Optimized PCR conditions used in this study.
The 21 new primers here proposed, combined with the eight previously available primers (Fig. 1) and optimized protocols, led to high-quality sequences for the three selected molecular markers (ndhF, PepC, and rpl32-trnL). Those results demonstrate that herbarium materials can provide an excellent source of information for molecular phylogenetic studies in the plant family Bignoniaceae. These primers are now being used to obtain a comprehensive phylogeny for the whole tribe (Lohmann et al., in prep.). Given that the primers designed here were positioned in conserved regions, we believe that those primers will also yield high-quality sequences in other clades of the Bignoniaceae and other closely related families.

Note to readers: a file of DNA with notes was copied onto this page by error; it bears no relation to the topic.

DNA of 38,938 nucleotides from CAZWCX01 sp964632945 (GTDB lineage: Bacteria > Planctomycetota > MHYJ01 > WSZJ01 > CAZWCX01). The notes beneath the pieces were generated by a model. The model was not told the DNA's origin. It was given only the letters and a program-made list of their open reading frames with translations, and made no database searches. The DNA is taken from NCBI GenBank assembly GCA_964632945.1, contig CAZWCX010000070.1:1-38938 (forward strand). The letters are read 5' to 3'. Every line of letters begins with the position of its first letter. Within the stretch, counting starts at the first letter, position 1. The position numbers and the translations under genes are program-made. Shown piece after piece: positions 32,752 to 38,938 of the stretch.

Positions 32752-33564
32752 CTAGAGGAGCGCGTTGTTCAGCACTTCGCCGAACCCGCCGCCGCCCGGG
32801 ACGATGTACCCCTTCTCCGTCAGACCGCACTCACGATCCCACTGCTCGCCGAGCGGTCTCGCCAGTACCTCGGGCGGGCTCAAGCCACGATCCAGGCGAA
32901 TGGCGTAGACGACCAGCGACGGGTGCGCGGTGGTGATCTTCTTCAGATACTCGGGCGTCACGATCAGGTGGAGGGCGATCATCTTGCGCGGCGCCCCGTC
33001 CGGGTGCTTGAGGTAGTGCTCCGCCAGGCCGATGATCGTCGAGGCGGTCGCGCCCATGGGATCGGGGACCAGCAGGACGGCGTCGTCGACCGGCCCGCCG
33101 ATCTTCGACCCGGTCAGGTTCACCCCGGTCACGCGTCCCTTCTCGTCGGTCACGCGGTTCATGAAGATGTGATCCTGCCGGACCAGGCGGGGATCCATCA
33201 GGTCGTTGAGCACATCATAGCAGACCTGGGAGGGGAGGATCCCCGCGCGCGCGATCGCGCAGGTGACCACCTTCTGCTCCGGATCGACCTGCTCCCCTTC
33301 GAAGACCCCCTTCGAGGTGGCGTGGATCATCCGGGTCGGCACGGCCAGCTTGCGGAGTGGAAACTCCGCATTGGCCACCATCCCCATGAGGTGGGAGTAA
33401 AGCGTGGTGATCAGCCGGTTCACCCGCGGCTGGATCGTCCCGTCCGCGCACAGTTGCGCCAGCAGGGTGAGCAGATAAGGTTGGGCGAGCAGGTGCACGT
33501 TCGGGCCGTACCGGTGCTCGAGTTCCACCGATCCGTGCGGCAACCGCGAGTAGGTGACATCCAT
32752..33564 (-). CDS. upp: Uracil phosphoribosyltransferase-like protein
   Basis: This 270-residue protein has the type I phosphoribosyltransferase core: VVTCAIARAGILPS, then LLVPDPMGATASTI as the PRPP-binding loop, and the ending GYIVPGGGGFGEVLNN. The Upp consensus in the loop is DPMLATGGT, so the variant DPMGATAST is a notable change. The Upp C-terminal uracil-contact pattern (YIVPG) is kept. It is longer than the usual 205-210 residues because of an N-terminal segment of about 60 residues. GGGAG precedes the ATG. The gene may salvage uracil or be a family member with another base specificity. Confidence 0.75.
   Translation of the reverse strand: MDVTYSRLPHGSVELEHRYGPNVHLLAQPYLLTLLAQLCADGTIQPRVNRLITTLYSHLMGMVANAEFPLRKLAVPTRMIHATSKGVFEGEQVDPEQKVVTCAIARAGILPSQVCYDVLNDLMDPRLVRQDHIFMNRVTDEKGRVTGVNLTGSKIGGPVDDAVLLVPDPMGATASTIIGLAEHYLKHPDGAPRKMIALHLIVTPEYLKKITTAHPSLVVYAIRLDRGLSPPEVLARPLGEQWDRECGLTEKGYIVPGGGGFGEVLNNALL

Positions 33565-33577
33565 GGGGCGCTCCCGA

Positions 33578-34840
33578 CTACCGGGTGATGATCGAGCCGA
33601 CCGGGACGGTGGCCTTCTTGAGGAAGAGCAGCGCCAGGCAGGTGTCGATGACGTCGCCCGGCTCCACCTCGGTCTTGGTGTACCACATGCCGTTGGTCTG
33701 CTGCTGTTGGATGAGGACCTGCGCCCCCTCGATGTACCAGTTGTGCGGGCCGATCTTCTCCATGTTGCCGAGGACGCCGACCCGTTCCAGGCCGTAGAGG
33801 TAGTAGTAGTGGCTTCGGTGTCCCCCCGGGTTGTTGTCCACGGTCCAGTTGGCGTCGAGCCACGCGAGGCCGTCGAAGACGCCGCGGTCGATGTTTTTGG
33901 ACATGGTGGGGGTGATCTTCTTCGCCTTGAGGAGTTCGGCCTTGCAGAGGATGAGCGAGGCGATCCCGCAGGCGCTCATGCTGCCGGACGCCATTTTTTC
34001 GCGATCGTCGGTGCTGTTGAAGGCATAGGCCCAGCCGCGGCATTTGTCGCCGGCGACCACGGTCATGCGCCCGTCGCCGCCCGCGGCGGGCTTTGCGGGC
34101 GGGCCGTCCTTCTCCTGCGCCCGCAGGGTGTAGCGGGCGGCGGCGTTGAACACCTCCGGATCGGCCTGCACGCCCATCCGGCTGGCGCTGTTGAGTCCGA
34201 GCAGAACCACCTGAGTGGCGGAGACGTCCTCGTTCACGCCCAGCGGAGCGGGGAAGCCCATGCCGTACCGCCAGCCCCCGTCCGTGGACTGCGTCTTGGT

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 The authors thank the Fundação de Amparo à Pesquisa do Estado da São Paulo (FAPESP) for scholarships to A.R.Z. (2011/09160-5) and L.H.M.F. (2009/12508-3), a regular research grant to L.G.L. (2011/50859-2), and a collaborative research grant between NSF-FAPESP (2012/50260-6). We also thank the Conselho Nacional de Desenvolvimento Científico e Tecnológico (CNPq) for a Pq-2 grant to L.G.L. We are extremely grateful to the Missouri Botanical Garden for authorizing DNA extraction from selected specimens.